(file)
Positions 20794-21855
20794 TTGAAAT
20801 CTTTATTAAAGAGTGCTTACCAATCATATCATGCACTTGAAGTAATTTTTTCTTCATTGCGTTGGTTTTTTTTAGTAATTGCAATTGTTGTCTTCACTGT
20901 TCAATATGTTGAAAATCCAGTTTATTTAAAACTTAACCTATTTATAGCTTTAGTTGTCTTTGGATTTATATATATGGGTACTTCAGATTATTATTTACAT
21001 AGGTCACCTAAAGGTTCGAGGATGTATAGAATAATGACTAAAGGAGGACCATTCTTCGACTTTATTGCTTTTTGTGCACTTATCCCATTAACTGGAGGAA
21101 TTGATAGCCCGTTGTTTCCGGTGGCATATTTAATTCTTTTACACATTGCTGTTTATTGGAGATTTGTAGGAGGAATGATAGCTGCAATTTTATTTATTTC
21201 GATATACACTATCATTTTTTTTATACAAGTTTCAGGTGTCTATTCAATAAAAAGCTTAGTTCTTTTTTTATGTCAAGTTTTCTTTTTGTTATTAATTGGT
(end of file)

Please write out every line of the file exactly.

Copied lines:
Positions 20794-21855
20794 TTGAAAT
20801 CTTTATTAAAGAGTGCTTACCAATCATATCATGCACTTGAAGTAATTTTTTCTTCATTGCGTTGGTTTTTTTTAGTAATTGCAATTGTTGTCTTCACTGT
20901 TCAATATGTTGAAAATCCAGTTTATTTAAAACTTAACCTATTTATAGCTTTAGTTGTCTTTGGATTTATATATATGGGTACTTCAGATTATTATTTACAT
21001 AGGTCACCTAAAGGTTCGAGGATGTATAGAATAATGACTAAAGGAGGACCATTCTTCGACTTTATTGCTTTTTGTGCACTTATCCCATTAACTGGAGGAA
21101 TTGATAGCCCGTTGTTTCCGGTGGCATATTTAATTCTTTTACACATTGCTGTTTATTGGAGATTTGTAGGAGGAATGATAGCTGCAATTTTATTTATTTC
21201 GATATACACTATCATTTTTTTTATACAAGTTTCAGGTGTCTATTCAATAAAAAGCTTAGTTCTTTTTTTATGTCAAGTTTTCTTTTTGTTATTAATTGGT